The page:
DeKalb County Officer Completes D.A.R.E. Training

December 11, 2006
by: 
Dwayne Page

A new group of police officers and sheriff?s deputies, including one from DeKalb County, graduated Friday from D.A.R.E. (Drug Abuse Resistance Education) training conducted by the Tennessee Department of Safety.

Tim Hearn of the DeKalb County Sheriff's Department was among the graduates.

Sheriff Patrick Ray says he is proud of Officer Hearn's accomplishments. \"Tim is an outstanding officer with good morals and ethics. He works very well with children.\"

Hearn and his wife Shelley have two young children, Jaycee and Jayden.

The culmination exercise was held at the Sheraton Music City Hotel in Nashville.

Tennessee began its 37 th D.A.R.E. Officer Training on November 25 th at the Sheraton Music City Hotel. The training is conducted by the Highway Patrol?s internationally recognized D.A.R.E. unit. The instructors teach a two-week course that certifies law enforcement officers in the Elementary and Middle School D.A.R.E. curricula.

The 22 officers who completed the course represent 20 Tennessee law enforcement agencies, one from Chandler , Arizona and the Caribbean island of St. Maarten , Netherland Antilles. Upon completion of the training, the officers are also trained to assume duties as School Resource Officers (SRO?s) in their communities.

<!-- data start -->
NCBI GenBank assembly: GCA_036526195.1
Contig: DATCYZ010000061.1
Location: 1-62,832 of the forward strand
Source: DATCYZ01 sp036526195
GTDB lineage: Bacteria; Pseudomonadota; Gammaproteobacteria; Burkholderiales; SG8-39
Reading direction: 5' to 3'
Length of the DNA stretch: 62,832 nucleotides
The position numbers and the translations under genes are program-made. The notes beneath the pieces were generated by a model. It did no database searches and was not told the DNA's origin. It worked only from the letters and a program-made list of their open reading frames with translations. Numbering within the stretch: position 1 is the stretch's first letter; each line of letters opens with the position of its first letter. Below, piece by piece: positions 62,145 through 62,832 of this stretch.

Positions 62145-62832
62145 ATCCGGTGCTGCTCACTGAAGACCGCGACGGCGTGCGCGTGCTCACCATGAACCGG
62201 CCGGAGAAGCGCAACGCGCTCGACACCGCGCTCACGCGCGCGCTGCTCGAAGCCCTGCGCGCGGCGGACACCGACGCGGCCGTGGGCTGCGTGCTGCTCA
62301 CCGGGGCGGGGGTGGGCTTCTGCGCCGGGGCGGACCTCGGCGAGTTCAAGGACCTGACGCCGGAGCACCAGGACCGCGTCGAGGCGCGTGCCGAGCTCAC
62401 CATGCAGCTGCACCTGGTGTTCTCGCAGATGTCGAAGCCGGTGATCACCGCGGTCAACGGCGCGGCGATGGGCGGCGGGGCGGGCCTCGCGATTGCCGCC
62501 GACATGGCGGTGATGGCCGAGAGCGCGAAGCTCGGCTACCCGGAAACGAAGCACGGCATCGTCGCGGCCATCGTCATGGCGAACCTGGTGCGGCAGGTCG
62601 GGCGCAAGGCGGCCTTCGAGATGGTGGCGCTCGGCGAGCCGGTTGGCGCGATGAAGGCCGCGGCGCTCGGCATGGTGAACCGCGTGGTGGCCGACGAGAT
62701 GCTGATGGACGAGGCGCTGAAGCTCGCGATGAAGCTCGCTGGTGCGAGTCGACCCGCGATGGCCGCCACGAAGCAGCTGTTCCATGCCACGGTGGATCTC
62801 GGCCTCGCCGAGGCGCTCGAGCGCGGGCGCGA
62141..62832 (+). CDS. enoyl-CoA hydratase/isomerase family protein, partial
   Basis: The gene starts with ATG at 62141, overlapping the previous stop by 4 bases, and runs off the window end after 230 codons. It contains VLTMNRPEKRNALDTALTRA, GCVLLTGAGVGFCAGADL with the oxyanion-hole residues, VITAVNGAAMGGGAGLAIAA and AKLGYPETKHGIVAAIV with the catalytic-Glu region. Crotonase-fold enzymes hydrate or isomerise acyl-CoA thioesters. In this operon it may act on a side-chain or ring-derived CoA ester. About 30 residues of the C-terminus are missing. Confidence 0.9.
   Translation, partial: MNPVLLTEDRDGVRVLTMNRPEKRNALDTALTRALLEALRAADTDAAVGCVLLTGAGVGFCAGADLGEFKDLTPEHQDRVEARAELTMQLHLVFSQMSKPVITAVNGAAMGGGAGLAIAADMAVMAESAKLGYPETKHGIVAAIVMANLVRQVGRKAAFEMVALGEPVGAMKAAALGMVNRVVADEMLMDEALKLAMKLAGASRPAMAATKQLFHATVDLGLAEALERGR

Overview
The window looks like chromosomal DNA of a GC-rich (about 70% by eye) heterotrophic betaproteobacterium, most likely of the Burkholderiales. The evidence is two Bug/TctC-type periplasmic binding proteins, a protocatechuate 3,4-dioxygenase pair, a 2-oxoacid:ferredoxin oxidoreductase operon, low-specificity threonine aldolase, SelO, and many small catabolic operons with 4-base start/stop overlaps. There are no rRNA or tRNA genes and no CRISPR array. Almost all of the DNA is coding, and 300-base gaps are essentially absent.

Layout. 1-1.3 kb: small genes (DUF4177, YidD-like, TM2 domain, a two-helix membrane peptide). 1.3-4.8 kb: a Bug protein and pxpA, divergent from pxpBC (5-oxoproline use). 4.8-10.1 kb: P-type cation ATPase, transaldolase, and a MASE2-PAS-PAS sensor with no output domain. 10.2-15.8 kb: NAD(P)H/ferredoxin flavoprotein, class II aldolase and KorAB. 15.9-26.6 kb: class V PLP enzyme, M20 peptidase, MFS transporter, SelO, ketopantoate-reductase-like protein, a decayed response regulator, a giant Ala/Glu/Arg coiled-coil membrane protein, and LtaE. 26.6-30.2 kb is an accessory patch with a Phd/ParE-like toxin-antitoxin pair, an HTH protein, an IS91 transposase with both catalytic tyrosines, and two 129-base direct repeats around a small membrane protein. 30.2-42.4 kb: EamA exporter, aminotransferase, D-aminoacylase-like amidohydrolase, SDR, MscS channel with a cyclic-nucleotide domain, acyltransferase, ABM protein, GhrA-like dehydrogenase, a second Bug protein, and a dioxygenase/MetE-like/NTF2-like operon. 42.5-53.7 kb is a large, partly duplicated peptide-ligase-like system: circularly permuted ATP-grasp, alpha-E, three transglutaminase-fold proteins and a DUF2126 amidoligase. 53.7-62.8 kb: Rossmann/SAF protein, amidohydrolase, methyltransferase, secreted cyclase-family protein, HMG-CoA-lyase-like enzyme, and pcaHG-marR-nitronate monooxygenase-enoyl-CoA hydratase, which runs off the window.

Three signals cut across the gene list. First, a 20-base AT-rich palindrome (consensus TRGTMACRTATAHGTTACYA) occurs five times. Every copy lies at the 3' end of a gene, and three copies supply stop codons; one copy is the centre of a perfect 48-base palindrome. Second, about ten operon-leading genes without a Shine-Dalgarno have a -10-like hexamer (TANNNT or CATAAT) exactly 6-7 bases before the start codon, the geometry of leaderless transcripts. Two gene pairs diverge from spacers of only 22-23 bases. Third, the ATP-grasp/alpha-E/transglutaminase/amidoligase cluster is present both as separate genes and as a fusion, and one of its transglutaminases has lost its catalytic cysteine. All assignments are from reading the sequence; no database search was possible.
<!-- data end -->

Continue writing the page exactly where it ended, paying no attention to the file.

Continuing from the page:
?The D.A.R.E. program is important in the fight against drug use by young people,? said THP Commander Colonel Mike Walker. ?Its success in keeping children and teens away from drugs is recognized across the United States , and around the world.?

D.A.R.E. is in its 24 th year and is taught in all 50 states plus some 54 foreign countries. Since 1990, the THP has conducted dozens of D.A.R.E. Training Seminars in Nashville . The classes have prepared more than a thousand officers to work with young people on drug education. D.A.R.E. focuses on responsibility and resistance to peer pressure. It targets communication and refusal skills, decision-making skills and awareness about drugs and health. D.A.R.E. programs across Tennessee reach approximately 80% of all school systems, and an estimated 50-thousand children each year.

?D.A.R.E.?s success proves that early intervention helps keep kids away from drugs,? said THP Lieutenant Leonard Moudy, Tennessee ?s D.A.R.E. coordinator. He adds ?the curriculum is demanding and comprehensive. Lt. Moudy attended the culmination exercise along with Lt. Col Strawther and Captain Don Nicholson.

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